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’Everyone should be able to participate in distance work meetings on same terms’

Why KTH lecturer Jens Edlund has decided against hybrid meetings

Person in front of a laptop with digital meeting gallery view of several faces
Isolation is a recurring line of argument in the reasoning behind distance meetings. Edlund’s thesis, after 20 years of observations in the field, is that hybrid meetings are less successful. When three participants are in one room and face each other to discuss, it excludes the person joining remotely. Photo: Unsplash
Published Oct 11, 2021

A work meeting where some participate together in a room while others join from distance is a bad solution, says Jens Edlund, university lecturer at the Division of Speech, Music and Hearing at KTH.
“People are struggling with technical equipment to facilitate hybrid meetings, but the technology is not the problem. Hybrid meetings worsen problems connected to meetings like exclusion and difficulties cooperating.”

The use of digital distance meetings has been a part of Edlund’s research and teaching for the last two decades. With people working remotely, the pandemic speeded up the development of video conference technology. Now, one of the greatest challenges work places are facing is hybrid meetings.

“A well-observed phenomenon is that when people meet in groups, even if it’s their first time meeting, they tend to favour and agree with members of their own team. Meaning people who are in the same room, in the case of hybrid meetings. So, when others participate remotely, the participants have different prerequisites.”

Portrait of Jens Edlund
“The best scenario would be if administrative authorities and larger companies created small standardized meeting rooms for every participant in distance meetings. It would mean that they are exceptionally well prepared for successful distance meetings. It is truly well invested money. Inefficient and contra productive hybrid meetings cost the businesses more in the long run,” Jens Edlund says.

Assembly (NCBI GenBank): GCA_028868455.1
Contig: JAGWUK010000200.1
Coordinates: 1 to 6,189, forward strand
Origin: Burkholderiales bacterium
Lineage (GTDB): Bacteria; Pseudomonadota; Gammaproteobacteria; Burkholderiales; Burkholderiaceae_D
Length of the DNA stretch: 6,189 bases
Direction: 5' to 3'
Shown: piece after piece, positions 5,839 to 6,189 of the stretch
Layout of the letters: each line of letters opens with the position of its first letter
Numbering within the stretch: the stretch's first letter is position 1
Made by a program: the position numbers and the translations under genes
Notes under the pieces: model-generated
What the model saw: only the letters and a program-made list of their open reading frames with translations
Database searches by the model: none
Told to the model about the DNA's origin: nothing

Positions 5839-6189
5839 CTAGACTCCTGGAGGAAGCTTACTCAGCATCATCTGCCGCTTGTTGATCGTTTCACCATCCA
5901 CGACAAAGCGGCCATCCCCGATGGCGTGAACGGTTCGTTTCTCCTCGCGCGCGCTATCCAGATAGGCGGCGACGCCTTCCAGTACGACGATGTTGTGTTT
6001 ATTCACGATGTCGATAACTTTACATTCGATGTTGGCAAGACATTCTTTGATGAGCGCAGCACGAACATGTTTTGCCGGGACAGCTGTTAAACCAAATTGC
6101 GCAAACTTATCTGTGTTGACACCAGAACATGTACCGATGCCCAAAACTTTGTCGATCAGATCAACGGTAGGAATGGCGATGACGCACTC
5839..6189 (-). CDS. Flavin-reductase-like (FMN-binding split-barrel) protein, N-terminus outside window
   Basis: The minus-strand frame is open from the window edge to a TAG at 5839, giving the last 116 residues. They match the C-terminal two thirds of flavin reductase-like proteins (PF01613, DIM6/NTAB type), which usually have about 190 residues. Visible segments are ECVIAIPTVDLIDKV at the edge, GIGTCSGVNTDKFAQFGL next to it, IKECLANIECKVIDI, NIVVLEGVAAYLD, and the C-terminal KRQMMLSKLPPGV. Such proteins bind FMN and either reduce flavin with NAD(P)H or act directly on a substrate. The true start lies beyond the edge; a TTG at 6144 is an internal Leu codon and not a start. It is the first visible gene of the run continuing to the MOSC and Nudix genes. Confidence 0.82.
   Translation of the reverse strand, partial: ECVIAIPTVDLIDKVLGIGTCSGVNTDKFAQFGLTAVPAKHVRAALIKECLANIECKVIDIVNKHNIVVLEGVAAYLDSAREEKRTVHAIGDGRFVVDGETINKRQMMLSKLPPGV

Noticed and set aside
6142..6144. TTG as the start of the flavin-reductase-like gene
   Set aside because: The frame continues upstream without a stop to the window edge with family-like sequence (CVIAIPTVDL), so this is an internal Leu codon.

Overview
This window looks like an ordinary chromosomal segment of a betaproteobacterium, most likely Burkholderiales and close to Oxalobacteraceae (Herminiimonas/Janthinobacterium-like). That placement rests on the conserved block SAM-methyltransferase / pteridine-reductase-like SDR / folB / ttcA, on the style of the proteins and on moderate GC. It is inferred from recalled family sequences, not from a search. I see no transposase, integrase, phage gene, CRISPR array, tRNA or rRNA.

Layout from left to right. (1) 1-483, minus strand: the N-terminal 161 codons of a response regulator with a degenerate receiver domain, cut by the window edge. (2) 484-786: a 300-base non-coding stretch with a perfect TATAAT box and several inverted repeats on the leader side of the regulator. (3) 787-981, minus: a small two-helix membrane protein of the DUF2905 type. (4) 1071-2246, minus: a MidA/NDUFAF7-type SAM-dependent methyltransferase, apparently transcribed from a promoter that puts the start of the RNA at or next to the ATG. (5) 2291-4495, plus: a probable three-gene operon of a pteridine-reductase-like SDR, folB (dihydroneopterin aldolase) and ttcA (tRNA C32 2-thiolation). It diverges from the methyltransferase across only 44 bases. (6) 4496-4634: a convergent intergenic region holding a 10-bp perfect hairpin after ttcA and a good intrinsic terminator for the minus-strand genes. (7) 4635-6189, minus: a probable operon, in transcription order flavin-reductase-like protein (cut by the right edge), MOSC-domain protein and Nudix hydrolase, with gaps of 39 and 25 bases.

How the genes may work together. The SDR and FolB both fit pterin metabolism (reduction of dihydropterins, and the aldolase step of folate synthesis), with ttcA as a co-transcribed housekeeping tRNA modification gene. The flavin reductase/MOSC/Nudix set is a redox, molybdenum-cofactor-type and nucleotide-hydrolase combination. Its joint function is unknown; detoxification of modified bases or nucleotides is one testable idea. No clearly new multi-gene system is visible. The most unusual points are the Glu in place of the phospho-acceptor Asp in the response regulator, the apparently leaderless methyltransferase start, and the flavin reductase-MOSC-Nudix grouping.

Edlund says the science points to the fact that people react with different senses—such as smell, sight and hearing—when they’re in physical meetings.

“The whole point of meetings is essentially to cooperate. But hybrid meetings provide a very frail basis for doing that,” he says. Those sitting in the same room are the ones primarily whose voices will be heard.”

How do you use hybrid meetings?
“As a leader or lecturer I don’t use hybrid meetings. I use distance meetings. The difference is that in the latter, every participant sits with their own computer and gallery-view, in Zoom or Teams. That way everyone meets on equal terms.”

Isolation is a recurring line of argument in the reasoning behind distance meetings. Edlund’s thesis, after 20 years of observations in the field, is that hybrid meetings are less successful. When three participants are in one room and face each other to discuss, it excludes the person joining remotely.

“It’s easy to complain about technology when meetings are unsuccessful, but it’s often a case of how the technology is used rather than it being faulty. In larger meetings it generally works well with one person lecturing and passive attendees.”

Edlund always asks students to have their cameras on when he lectures larger groups of students, it makes it easier to understand if they are bored or engaged.
“Otherwise it’s like talking to a wall,” he says.

Laptops and a hand holding a pen over a notepad on a table
Photo: Unsplash

Edlund is now conducting pilot studies on video conference meetings, and is testing variants where all participants sit in front of their own camera, with good lighting and sound and a steady internet connection.

“Our tests focus on small meetings with up to seven participants. The larger the meeting is it starts resembling a seminary. In that case it works better for the meeting to be in the form of a presentation, where the participants don’t interact, except in smaller “break-out-rooms” or through the chat function.”

Edlund and the doctoral student Ghazaleh Esfandiari-Baiat are now working on a methodology to be able to evaluate distance meetings objectively to understand their success rate.

“We’ll run test meetings and hand out assignments the participants can work on together. We’ll test run the method toward the end of the year and hope to have the pilot study ready by the beginning of next year.” 

Katarina Ahlfort
Foto: KTH

Jens Edlund: How you contribute to better distance meetings

  • The combination of some meeting participants being in a room and some joining from distance is a challenge. The best thing to do is to have every participant in front of their own screen and camera, preferably in separate meeting rooms – participants should be able to meet on equal terms.
  • Don’t try to control the meeting by asking people to use the thumbs up or hand raising symbols. They often appear at an inconvenient time and stay for too long, creating confusion and time-wasting questions such as “Was there something you wanted to say or has your question been answered already?”
  • Always turn on the camera and gallery-view so that you can see everyone’s faces. That way you understand the participants’ facial expressions and nods.
  • Try to find good lighting, preferably by a window. It might be worth buying a good lamp, with a soft light especially made for meetings, to your work place. 
  • Angle your face toward the screen your camera is attached to – shut the other one off if it means that you have to turn your face to the side when you’re in the meeting. 
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Belongs to: About KTH
Last changed: Oct 11, 2021